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Graduates hoping to score a job in the City of London are being defeated by a set of arcane rules that dictate what color shoes you should wear and how best to tie your tie, a U.K. government study has found.
A new report released Thursday by the Social Mobility Commission, which was set up by the U.K. government in 2010, looked at the unwritten expectations of investment bankers in the United Kingdom.
When discussing dress codes, it finds "relatively opaque" codes of conduct go as far as dictating what color of shoe a British investment banker should wear.
"For men, the wearing of brown shoes with a business suit is generally considered unacceptable by and for British bankers within the investment banking division", the report said.
Authors of the survey, entitled Socio-Economic Diversity in Life Sciences and Investment Banking, heard evidence that exceptions on brown shoes can be made for M&A bankers who hail from continental Europe or some bankers who are sufficiently senior.
One respondent to the survey explained how he was told that despite having a successful interview he wasn't quite "polished" enough for the bank.
"He looked at me and said, 'see that tie you're wearing? It's too loud. You can't wear that tie with the suit that you're wearing'", reads the statement.
The report suggested that dress codes are considered by financiers as important when reassuring clients about the quality of service they will receive.
Education also appeared to play an enormous role in whether you can land a job at a top investment bank in London.
The data found that universities which are targeted especially often include London School of Economics (LSE), University College London (UCL), Imperial College London, the Universities of Oxford and Cambridge and the University of Warwick.
The report quoted one senior male banker who hadn't attended one of the key colleges said the university criteria was now so important that he would not be confident about leaving and returning to the sector.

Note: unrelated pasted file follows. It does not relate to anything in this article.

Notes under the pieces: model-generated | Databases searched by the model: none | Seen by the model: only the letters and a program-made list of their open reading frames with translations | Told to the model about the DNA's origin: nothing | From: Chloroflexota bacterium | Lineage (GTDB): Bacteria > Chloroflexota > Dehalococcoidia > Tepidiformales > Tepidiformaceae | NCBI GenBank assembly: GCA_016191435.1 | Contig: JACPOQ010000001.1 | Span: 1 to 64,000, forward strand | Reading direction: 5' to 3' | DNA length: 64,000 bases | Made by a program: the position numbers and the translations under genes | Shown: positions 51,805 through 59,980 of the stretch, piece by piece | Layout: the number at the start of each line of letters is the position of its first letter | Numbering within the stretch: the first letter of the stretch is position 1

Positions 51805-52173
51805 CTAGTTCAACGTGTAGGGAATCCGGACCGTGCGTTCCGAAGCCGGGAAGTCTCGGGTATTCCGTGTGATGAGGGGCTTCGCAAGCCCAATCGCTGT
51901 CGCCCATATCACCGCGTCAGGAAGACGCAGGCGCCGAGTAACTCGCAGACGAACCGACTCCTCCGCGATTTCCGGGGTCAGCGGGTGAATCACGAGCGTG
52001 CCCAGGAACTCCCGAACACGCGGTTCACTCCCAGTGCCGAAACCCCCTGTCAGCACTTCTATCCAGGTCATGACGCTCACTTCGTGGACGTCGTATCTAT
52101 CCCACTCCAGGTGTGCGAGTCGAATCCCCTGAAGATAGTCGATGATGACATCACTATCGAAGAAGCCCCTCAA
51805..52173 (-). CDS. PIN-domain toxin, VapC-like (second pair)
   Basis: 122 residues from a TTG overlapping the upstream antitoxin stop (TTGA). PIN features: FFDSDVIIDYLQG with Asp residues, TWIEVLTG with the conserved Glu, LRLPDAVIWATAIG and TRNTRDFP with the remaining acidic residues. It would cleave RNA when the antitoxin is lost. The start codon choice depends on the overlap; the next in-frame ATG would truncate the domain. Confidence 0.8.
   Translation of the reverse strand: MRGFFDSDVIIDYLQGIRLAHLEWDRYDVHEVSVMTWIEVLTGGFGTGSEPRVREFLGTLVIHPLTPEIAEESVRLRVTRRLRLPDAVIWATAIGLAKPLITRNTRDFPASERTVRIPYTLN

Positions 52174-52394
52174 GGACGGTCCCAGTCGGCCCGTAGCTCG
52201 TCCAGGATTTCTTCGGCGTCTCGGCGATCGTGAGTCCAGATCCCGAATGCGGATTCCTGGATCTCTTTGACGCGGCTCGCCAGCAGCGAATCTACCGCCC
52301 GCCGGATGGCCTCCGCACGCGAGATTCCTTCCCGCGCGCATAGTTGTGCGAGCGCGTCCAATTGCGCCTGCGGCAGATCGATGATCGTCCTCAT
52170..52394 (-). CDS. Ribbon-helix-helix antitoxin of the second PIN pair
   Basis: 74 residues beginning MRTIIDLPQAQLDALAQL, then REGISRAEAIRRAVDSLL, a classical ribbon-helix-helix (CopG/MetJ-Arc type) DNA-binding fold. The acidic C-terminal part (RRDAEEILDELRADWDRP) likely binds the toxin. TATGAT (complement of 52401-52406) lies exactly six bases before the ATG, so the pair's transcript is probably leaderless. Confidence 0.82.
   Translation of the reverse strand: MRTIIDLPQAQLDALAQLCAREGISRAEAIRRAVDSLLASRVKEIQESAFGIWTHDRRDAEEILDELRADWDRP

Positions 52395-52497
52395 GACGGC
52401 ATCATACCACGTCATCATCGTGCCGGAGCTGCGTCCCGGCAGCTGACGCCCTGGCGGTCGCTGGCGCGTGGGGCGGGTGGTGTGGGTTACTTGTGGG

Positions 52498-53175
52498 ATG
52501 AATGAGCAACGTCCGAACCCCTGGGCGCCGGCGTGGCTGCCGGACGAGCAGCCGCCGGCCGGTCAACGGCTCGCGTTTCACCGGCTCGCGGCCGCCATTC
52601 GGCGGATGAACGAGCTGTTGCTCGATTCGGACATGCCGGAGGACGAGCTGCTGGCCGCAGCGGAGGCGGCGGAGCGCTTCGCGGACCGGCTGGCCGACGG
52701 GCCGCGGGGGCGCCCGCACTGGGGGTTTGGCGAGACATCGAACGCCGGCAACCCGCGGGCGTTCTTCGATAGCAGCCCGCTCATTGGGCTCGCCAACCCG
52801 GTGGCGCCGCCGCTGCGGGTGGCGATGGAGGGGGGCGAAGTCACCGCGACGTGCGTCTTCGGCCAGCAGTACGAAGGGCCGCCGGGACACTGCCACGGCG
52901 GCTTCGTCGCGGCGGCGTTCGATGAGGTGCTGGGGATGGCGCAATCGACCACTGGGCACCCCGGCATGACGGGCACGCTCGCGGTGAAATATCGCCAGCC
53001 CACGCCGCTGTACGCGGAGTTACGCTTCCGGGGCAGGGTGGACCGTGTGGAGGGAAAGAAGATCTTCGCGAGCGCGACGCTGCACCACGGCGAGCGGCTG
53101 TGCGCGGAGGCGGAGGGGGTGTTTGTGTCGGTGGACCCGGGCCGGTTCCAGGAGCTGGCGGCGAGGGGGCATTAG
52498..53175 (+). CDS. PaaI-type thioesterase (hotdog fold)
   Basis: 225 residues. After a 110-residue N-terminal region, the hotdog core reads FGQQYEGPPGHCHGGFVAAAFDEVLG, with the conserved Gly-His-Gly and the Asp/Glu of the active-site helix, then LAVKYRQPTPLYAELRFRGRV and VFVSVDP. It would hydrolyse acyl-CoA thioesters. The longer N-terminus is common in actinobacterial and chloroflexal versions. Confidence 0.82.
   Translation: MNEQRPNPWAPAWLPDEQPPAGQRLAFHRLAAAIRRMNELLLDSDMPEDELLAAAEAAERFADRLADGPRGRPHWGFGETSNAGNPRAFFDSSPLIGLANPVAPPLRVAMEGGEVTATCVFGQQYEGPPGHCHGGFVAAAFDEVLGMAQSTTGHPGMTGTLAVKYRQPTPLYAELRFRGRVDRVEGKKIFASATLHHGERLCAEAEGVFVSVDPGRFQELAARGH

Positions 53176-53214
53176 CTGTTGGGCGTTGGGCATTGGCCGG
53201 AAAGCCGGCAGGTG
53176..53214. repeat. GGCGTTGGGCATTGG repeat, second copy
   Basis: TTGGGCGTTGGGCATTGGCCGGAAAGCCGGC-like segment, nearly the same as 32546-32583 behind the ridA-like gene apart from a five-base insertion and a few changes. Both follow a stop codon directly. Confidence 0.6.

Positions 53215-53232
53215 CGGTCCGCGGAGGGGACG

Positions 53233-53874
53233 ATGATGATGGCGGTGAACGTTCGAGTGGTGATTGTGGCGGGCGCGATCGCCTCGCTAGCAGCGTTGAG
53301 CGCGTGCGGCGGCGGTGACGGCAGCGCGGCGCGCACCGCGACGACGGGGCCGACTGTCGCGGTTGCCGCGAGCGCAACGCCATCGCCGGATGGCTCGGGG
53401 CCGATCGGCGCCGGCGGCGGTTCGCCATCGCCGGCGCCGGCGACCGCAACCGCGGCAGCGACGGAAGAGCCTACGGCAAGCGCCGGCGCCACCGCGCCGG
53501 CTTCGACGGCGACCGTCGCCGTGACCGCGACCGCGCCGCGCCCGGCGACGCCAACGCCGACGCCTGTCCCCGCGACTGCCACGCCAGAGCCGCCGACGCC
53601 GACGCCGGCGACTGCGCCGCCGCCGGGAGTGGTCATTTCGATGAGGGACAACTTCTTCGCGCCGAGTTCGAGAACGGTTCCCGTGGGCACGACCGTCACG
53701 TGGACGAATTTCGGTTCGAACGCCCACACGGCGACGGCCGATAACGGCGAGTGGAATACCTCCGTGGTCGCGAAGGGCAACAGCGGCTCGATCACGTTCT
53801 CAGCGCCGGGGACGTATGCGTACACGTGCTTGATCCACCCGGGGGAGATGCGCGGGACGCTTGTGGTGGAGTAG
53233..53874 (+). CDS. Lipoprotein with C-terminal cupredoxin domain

"I would be quite confident of not getting back in and I'm pretty good at my job" he said.
In 2014, a separate report by the Sutton Trust referenced by the Social Mobility Commission, examined the educational background of 500 senior bankers and 1,800 new recruits in financial services.
It found that 34 percent of new entrants had attended a fee-paying school, against just 7 per cent of the population. In private equity, some 69 per cent had been to private schools.
The survey also suggested that fitting in was key for those from a lower socioeconomic background who had secured investment banking roles.
One said he had gone as far as to change his accent.
"I felt like my accent was a bit out of place, so I changed it. I changed it. I speak like this now . . . if I can speak properly, it gives no indication of my background whatsoever," the respondent said.
The report says most of the data came from 52 interviews from people including: current or ex-bankers, aspirant bankers from non-privileged backgrounds, university careers advisors and recruitment consultants working within the sector.